Merely by copying international standards we want to show ourselves far more progressive than the rest of the world in as much as making the provisions compulsory for those who cannot comply with them nor can be benefited by such compliance. The dilution has been made with effect from April 1, 2004 whereas it should have been applicable from 2003 itself since during 2003 all these accounting standards are applicable.

S.R. Mittal, Ludhiana

This is gross apathy

The reported denial of disability pension to ex-serviceman Santokh Singh for 44 years (Sept 22) is grossly apathetic. The disability he suffered from a bullet (still embedded in his back) in the 1948 operations could not have been re-assessed less than 20 per cent even if a fresh Medical Board had been held. That his disability pension was stopped arbitrarily is evident from the fact that consequent receipt of a medical certificate from a competent authority, disability pension has now been restored to the much harassed and frustrated ex-servicemen. The disabled soldier not only deserves an apology. His accumulated arrears must be paid to him promptly lest he is compelled to seek justice legally.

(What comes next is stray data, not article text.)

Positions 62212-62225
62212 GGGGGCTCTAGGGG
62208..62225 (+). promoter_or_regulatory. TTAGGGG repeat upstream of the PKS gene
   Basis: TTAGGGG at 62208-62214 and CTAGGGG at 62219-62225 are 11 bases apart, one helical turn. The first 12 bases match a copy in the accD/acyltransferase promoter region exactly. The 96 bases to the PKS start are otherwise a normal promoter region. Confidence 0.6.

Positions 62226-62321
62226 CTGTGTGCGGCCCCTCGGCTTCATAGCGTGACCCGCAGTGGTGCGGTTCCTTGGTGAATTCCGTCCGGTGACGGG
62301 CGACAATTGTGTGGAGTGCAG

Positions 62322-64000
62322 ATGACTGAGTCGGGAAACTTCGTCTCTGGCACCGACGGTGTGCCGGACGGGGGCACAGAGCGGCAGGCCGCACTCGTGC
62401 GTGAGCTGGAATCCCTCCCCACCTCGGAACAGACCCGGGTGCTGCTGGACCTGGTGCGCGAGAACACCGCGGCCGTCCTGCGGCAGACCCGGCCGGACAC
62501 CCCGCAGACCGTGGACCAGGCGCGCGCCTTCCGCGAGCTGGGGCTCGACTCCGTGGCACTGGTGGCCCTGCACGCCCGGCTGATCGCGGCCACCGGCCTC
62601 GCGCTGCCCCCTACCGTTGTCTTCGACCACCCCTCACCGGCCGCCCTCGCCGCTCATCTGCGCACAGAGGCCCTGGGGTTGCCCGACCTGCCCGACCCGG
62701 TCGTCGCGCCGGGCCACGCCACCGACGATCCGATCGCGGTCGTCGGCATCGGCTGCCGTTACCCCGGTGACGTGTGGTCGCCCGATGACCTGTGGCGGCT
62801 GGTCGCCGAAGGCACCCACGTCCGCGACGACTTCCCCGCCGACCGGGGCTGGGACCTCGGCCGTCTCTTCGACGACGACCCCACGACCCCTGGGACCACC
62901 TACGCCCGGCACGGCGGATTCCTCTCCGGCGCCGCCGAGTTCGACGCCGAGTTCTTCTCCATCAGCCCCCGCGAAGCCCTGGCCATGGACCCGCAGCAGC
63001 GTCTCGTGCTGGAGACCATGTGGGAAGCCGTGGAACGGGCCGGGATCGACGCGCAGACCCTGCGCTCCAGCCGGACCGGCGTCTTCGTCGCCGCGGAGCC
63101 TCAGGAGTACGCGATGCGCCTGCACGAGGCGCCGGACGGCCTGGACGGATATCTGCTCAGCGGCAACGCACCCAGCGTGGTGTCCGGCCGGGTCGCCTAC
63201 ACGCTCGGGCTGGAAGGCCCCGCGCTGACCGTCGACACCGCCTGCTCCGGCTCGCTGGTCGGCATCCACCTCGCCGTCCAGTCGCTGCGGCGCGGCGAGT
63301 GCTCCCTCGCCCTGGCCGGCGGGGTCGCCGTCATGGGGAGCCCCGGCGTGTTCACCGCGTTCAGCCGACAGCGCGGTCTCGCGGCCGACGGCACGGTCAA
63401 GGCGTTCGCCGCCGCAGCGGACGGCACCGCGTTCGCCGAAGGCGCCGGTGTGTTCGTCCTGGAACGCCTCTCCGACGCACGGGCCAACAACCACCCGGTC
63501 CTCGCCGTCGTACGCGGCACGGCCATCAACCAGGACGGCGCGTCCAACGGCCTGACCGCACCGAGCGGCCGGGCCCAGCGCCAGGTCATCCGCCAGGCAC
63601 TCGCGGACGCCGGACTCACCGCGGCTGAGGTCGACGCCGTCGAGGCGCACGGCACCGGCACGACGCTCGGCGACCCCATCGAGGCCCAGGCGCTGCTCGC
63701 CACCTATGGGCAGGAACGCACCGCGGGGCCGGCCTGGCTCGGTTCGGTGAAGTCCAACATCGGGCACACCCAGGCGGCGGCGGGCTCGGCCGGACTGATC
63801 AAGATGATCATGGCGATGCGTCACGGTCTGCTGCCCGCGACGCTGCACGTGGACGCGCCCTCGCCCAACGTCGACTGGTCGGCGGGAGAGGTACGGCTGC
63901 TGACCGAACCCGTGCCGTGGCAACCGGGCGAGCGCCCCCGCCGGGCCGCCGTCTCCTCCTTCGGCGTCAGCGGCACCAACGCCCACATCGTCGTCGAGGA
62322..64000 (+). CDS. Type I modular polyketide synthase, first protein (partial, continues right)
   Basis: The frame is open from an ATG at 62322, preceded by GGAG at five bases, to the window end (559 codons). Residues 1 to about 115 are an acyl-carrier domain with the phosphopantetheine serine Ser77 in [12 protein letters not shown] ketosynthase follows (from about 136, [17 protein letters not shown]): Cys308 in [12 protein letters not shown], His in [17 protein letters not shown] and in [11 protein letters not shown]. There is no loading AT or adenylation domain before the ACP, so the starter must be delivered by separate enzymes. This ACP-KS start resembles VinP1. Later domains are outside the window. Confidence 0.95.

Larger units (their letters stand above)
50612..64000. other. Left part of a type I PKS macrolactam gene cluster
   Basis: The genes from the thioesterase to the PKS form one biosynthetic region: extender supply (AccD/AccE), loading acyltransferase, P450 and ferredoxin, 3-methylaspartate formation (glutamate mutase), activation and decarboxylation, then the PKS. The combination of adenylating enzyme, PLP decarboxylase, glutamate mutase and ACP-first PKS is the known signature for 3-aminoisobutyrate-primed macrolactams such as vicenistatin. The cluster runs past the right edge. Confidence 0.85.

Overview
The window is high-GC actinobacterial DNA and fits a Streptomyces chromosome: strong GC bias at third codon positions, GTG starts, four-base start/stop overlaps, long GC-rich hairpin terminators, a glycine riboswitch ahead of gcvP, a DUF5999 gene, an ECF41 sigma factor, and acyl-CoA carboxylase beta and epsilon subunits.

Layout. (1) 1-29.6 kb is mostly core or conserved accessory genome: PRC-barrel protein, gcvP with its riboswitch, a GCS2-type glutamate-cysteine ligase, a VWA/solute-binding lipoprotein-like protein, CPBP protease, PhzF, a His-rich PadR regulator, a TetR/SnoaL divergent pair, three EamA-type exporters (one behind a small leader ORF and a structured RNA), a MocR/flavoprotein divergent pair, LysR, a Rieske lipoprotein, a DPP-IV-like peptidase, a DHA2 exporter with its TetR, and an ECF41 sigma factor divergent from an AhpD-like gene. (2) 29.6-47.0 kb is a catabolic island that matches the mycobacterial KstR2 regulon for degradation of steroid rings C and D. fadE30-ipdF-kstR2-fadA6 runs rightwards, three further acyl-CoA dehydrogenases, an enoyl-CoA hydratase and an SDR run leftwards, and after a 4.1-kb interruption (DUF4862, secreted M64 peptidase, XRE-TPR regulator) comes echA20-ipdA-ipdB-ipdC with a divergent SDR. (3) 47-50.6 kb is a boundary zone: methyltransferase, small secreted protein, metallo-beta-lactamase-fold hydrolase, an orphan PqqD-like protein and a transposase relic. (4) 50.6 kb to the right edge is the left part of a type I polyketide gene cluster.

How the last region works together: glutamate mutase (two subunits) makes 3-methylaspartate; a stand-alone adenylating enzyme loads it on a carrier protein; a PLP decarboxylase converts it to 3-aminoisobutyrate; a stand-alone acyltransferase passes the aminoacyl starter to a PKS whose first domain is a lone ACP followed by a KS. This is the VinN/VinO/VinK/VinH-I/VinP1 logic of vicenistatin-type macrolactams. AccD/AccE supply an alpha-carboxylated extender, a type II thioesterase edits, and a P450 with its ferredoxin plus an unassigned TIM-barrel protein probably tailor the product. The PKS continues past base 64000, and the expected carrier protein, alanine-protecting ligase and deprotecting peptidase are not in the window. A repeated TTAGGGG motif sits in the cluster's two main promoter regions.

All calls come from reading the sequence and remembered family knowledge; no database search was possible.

There are many such cases where justice has been denied to ex-servicemen/widows of deceased soldiers. Recently, the HP High Court decreed in favour of an ex-serviceman who had to move the court after his repeated representations to seek justice fell on deaf ears of the authorities.

H.S. Chandel, Malanghar, Una

Roots of the crisis

Apropos of the editorial “The troubled campus” (Sept 18), I appreciate the bold observations on the series of violence in Punjabi University that is haunting the genuine students. A few close advisers, devoid of academic excellence, have been misguiding the Vice-Chancellor to settle scores with fellow colleagues. The Vice-Chancellor, being the principal executive head of the university, should do his job in a fair manner and with responsibility. I wish the present Vice-Chancellor had in-depth concept or vision of a university and trained in the academic atmosphere where universal knowledge, human and cultural values are imparted to the students. These values are lacking at Punjabi University, Patiala. This is the root cause of the disturbed situation in the campus recently.

The students should be treated as delicate budding humans and not as bounded servants or labourers. They are the future of the nation and should have not been dragged on to the roads like hardcore criminals and dumb-driven cattle. The girl students have been ill-treated by the teachers, which is a solitary example in the history of educational institutions. The manhandling of the boys and girls by the police is a gross illegal act.

The teachers and the non-teaching employees in the campus are the horrified silent observers of the uncalled for and inhuman atrocities. The government should not have played its political game to outwit the Opposition parties.

Nirbhai Singh, Patiala